Yes, the Berlin Wall was destroyed, but the desire to stay away from strangers, which first famously acquired an extreme dimension with the Great Wall of China, has continued, thousands of years later, right up to the present.
As far as we know, today the politicians in China, Russia, Europe or the US don’t refer to history that much? What would you say about this? They only employ symbols from time to time and that’s it.
Perhaps the most important geopolitical puzzle since the collapse of the Soviet Union 25 years ago has been whether the United States will reorient its grand strategy to contain and encircle another rising great power, which is most likely to be China.
China’s slowing economic growth, Brexit, Donald Trump’s economic promises, the US Federal Reserve’s (Fed) interest rate decisions, and the increasing fragility of European banks descended over us like a nightmare for the global economy.
, it was supposed to serve as a tool against China’s increasing dominance in the region.
Over the last decade, Turkey has been the second country, after China, in terms of gas and electricity demand growth.
By becoming the indispensable conduit from emerging markets to Europe, Turkey and the region at large has become the hub for all kinds of flows from the Middle East, Central Asia, Russia, and China to Europe.
For instance, examining the projects that China, South Korea and Singapore have implemented in their higher education systems over the last 10 years will be enough to understand the huge competition going on in the world, not only in the economy but also in higher education.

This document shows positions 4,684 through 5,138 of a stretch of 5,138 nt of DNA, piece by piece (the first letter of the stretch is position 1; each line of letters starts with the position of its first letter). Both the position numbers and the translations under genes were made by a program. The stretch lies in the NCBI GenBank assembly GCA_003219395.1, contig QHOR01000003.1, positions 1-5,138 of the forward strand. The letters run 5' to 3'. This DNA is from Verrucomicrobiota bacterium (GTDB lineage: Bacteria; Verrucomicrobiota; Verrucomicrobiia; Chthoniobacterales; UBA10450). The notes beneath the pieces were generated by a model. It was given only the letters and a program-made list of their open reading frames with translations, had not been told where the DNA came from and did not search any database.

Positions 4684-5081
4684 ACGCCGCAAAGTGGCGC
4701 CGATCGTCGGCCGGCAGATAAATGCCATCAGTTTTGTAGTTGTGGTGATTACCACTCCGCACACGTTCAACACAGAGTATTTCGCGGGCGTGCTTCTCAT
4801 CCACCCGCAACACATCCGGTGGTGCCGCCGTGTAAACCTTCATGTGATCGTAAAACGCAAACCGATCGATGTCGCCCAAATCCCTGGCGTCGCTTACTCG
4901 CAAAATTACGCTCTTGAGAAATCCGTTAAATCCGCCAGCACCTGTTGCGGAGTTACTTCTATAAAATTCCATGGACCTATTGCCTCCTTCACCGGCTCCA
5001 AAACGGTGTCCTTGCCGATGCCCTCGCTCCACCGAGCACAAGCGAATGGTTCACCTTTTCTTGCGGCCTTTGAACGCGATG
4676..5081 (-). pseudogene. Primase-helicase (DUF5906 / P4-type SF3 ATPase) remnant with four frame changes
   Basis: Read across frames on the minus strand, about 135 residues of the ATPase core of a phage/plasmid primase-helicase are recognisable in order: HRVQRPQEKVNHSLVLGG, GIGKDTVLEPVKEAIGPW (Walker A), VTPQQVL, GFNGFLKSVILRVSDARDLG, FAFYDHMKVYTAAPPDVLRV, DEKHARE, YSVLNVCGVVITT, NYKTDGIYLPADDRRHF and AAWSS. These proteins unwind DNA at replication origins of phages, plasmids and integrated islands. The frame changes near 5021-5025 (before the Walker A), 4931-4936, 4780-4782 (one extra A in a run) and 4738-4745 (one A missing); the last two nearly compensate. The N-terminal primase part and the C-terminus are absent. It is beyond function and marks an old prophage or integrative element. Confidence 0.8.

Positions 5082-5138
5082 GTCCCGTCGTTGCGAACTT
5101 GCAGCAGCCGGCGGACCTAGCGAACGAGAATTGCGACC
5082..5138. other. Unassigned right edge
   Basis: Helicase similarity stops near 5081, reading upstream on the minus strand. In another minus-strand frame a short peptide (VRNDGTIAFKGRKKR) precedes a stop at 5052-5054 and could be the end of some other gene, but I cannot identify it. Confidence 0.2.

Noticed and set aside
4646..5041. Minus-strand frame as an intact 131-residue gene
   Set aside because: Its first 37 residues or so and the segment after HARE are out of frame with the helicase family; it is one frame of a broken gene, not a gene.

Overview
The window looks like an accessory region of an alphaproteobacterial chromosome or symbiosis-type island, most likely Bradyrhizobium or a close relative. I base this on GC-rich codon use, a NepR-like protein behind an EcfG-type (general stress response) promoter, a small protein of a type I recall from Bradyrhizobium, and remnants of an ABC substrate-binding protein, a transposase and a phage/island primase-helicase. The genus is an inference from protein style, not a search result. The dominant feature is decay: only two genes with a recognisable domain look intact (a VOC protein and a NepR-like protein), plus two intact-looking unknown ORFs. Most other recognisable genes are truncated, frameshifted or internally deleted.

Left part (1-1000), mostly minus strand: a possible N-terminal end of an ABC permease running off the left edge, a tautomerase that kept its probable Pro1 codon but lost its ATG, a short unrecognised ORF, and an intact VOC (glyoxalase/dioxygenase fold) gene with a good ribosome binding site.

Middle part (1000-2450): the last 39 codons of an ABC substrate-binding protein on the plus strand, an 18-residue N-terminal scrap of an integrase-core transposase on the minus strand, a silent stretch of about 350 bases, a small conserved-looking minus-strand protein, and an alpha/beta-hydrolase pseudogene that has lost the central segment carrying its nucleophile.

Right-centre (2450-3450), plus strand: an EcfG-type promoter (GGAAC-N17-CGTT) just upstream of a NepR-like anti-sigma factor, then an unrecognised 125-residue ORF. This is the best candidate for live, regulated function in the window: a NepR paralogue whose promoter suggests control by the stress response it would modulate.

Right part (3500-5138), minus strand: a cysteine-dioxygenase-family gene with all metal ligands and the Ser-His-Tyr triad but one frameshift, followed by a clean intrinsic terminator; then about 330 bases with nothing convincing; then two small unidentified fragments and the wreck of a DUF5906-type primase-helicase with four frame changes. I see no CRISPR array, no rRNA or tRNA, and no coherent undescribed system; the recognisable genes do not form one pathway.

In the broader world of Russia’s foreign policy, the Middle East in general and Syria in particular rank after the US, Europe, China and Asia.
The so-called Iran deal as the big success story, the landmark of his foreign policy achievements, like Nixon’s peace with China, or something like that.
Russia, Brazil, Iran, Saudi Arabia, China, Pakistan, and France are among the many middle or great powers with which Turkey has established amicable relations, at least for a limited time (in the case of Russia and Iran), under AK Party governments since 2002.
While economic growth is slowing down in some developing countries such as China, Turkey, and Mexico, some other developing countries such as Russia and Brazil are suffering from a recession.
The nuclear deal reached between Iran and the P5+1 countries which consists of US, Russia, China, Britain, France and Germany and the consequent lifting of longstanding and burdensome sanctions on the former came shortly before the elections for which the Rouhani government was given credit.
The rise of China and India, and the growing influence of countries such as Brazil, Turkey, South Africa and Mexico, have radicalized the demand for altering the institutions, norms and practices of global governance in which the UN stands at the very heart.